At the southernmost part of India is located the town of Kanyakumari, where India concludes its boundaries, almost gracefully, surrounded by the mighty Arabian Sea, the Indian Ocean, and the Bay of Bengal – from all its directions.
Known for its mesmerizing sunrises and sunsets, Kanyakumari entertains hundreds of Indian tourists flocking in here, every day. But when it comes to the life of locals who are living in Kanyakumari, everything becomes much usual and far more ordinary.
Here, life in Kanyakumari in a day, for tourists and locals, alike:
5:50AM The city wakes up, as dawn starts breaking over the horizon, shell pink and faintly gold.
8:00AM A bunch of tourist figuring their way in Devi Kanya Kumari Temple – looking a bit confused.
9:00AM Little boy chasing his dreams, or perhaps shaping them, by taking inspiration from the majestic and the endless sea.
12:00PM A street seller awaiting his first customer of the day, during the wee hours of the noon.
12:00PM “He is very intelligent, always choose the correct card,” says a tarot card reader, trying to persuade me, a tourist, and make a few quick bucks.
1:00PM An artist carefully holding a conch in his hands and gently stroking it for a noticeably impressive makeover – so focused in his art.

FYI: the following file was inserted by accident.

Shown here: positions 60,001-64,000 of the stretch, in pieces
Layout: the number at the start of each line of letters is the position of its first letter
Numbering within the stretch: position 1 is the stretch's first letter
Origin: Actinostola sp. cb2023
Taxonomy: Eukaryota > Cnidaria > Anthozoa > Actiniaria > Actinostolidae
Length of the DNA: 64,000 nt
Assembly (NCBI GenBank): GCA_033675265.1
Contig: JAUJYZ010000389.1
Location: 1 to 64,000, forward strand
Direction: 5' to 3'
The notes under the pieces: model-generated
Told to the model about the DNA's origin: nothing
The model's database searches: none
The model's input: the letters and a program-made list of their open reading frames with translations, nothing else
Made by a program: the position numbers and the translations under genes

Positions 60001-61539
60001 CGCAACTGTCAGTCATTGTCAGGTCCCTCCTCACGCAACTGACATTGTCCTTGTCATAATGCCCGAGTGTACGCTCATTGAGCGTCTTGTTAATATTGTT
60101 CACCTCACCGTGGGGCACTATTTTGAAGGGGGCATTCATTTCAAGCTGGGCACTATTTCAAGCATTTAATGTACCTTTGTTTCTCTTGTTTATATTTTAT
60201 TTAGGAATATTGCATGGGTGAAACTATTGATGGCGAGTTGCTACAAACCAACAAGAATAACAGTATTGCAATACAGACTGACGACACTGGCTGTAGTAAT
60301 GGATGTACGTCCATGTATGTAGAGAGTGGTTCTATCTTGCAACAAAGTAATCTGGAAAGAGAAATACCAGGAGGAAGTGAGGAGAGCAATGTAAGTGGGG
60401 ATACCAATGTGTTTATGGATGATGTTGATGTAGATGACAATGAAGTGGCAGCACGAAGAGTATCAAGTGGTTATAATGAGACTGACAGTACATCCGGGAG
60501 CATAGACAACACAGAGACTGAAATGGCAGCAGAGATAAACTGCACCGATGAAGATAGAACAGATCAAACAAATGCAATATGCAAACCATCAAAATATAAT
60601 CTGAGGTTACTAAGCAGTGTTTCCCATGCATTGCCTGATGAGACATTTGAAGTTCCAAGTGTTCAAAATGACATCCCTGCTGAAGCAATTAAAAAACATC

2:00PM A group of school kids waiting for the next ferry to Vivekananda Rock Memorial.
3:30PM An old lady drinking water at the Vivekananda Rock Memorial, as the angry sun left her a little cotton-mouthed, more clammy, and all weak.
3:40PM A nun looking at the endless sea from from the backside of the Vivekananda Rock Memorial, trying to feel the power that Vivekananda might have felt, the time he meditated here.
3:50PM Tourists exploring The Vivekananda Rock Memorial, in their own confused, but charming manner.
4:00PM Long and tiring queues again, as tourists waited to board the next ferry from The Vivekananda Rock Memorial to the mainland Kanyakumari.
4:50PM Ferry taking people to and from The Vivekananda Rock Memorial and Thiruvalluvar Statue. The last ferry leaves at 5 pm, exactly when The Vivekananda Rock Memorial shutters its doors for the day.
5:00PM A coconut seller peeling off its perfect skin.
5:30PM A tourist upholding the Kaleidoscopic charms of India as he tries to get himself inked on the street.
6:00PM One of the many crowded beaches in Kanyakumari — that never finds itself running short of new and excited tourists.
6:00PM A street seller forcing me to buy a pair of (possible) fake tiger claws. Initial price offered was Rs 1,200 for a pair, but a 30-second conversation, andthe price dramatically dropped to Rs 300 a pair.
6:00PM Two men engaged in an arresting conversation by the seashore.
7:00PM 12-year old Abishek poses for his perfect move with a teetothum, which he loves playing — more than helping his father prepare fishing nets.
7:30PM Cramped but colorful markets, offering people with short (and periodic) glimpses of the sea.
7:30PM A stock of private fishing boats, with many ready to go on a short hunt, during the wee early-night hours.
9:15PM Streets find themselves hopelessly deserted as the clocks hit their usual 9PM mark.
Have you been to Kanyakumari? How did you find it?
Further Reading: My first impression of Kanyakumari